Mining in China

If you haven’t seen it yet, go read Edward Cody’s Washington Post article on a recent Chinese mine disaster. It begins with a description from a survivor:

XINTAI, China, Aug. 23 — The first sign of trouble was a stream of water that burst from a wall deep in the mine, Wang Kuitao recalled. Within minutes, he said, the water was everywhere, rushing down the shaft carrying tons of mud. Another disaster was on the way, Wang quickly concluded, one more in the cruel rhythm of China’s deadly coal fields.

“I said to myself, ‘Something terrible has happened,’ ” Wang recounted later to a group of Chinese reporters.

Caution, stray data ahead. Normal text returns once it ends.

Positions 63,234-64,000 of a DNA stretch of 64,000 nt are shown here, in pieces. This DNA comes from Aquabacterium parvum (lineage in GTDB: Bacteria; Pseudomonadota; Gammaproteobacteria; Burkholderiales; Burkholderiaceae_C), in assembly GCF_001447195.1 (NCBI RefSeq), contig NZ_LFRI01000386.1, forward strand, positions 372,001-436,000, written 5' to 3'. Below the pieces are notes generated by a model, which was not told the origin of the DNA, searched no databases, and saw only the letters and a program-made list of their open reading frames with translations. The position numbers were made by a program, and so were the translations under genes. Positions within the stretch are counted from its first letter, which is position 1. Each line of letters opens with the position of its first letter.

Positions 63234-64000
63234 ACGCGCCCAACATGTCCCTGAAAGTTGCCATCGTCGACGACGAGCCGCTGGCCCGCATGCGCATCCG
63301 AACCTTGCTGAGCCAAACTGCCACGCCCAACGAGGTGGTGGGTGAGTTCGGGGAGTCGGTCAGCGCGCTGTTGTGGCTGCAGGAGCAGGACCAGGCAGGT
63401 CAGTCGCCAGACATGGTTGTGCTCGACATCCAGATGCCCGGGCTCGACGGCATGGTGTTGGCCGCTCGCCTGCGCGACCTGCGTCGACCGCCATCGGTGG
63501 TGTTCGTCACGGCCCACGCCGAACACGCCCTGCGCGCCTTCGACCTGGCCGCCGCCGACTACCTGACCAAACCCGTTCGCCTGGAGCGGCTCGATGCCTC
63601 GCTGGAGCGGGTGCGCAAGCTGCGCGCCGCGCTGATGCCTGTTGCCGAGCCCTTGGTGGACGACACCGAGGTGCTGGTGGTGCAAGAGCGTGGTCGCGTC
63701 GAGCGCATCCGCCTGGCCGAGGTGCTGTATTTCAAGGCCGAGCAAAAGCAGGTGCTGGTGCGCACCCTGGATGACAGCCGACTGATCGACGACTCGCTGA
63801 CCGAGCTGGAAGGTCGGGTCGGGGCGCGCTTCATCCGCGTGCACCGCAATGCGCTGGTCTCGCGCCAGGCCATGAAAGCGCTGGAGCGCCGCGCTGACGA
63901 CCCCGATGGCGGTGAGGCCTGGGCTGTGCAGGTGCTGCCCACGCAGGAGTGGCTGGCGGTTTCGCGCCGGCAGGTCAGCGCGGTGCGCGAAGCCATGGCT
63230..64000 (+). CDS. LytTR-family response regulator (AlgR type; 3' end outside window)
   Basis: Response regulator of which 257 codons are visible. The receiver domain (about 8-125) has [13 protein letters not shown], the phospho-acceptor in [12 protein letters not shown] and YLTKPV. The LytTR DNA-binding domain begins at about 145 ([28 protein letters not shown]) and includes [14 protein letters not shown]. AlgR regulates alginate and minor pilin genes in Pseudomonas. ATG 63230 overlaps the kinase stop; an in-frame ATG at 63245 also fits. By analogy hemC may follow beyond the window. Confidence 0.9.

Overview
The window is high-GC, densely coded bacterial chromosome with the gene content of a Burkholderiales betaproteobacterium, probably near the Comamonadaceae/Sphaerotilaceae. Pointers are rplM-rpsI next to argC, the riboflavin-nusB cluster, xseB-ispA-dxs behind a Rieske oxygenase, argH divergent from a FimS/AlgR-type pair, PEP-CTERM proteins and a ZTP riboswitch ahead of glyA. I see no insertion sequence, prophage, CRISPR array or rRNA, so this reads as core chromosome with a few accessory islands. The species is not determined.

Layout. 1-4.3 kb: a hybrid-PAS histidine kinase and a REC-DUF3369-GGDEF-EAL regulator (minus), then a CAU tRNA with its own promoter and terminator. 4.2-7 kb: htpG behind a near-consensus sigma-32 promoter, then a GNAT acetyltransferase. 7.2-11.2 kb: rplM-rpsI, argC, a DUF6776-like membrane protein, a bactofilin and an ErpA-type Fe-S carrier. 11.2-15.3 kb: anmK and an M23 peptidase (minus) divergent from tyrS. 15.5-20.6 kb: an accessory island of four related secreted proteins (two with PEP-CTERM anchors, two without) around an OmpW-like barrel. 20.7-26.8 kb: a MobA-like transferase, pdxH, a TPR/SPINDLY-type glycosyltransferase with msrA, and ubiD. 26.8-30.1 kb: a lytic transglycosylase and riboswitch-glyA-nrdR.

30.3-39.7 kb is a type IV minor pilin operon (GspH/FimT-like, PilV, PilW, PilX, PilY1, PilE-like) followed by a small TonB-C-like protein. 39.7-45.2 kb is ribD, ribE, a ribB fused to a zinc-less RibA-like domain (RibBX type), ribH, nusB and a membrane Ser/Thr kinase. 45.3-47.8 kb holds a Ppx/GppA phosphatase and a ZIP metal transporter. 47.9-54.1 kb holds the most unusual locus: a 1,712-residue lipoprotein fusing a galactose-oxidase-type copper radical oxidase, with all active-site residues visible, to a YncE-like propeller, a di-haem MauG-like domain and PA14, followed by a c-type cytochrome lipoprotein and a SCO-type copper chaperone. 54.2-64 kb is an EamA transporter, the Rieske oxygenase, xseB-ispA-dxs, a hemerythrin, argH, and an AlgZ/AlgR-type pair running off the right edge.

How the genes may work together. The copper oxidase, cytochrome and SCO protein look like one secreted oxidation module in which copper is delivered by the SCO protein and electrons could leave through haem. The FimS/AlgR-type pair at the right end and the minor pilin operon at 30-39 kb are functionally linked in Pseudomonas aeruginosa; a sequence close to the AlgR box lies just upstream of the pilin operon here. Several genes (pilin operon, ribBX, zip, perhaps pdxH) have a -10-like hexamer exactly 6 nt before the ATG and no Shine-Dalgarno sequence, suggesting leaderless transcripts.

Wang, 42, escaped the flooded mine with a half-dozen comrades, sloshing through water up to his chest and climbing for five hours through ventilation shafts. In all, 584 miners made their way to safety following the disaster last Friday. But 172 others, including Wang’s 39-year-old brother, have not made it out.

A heavy rainstorm apparently caused the flooding. A company executive says they had no warning of the rain’s intensity, but mineworker Qin Limei, whose husband and son are among the presumed victims, points out that two other mines in the area closed. “This accident was not a natural disaster at all,” she says. “It was a man-made disaster.”

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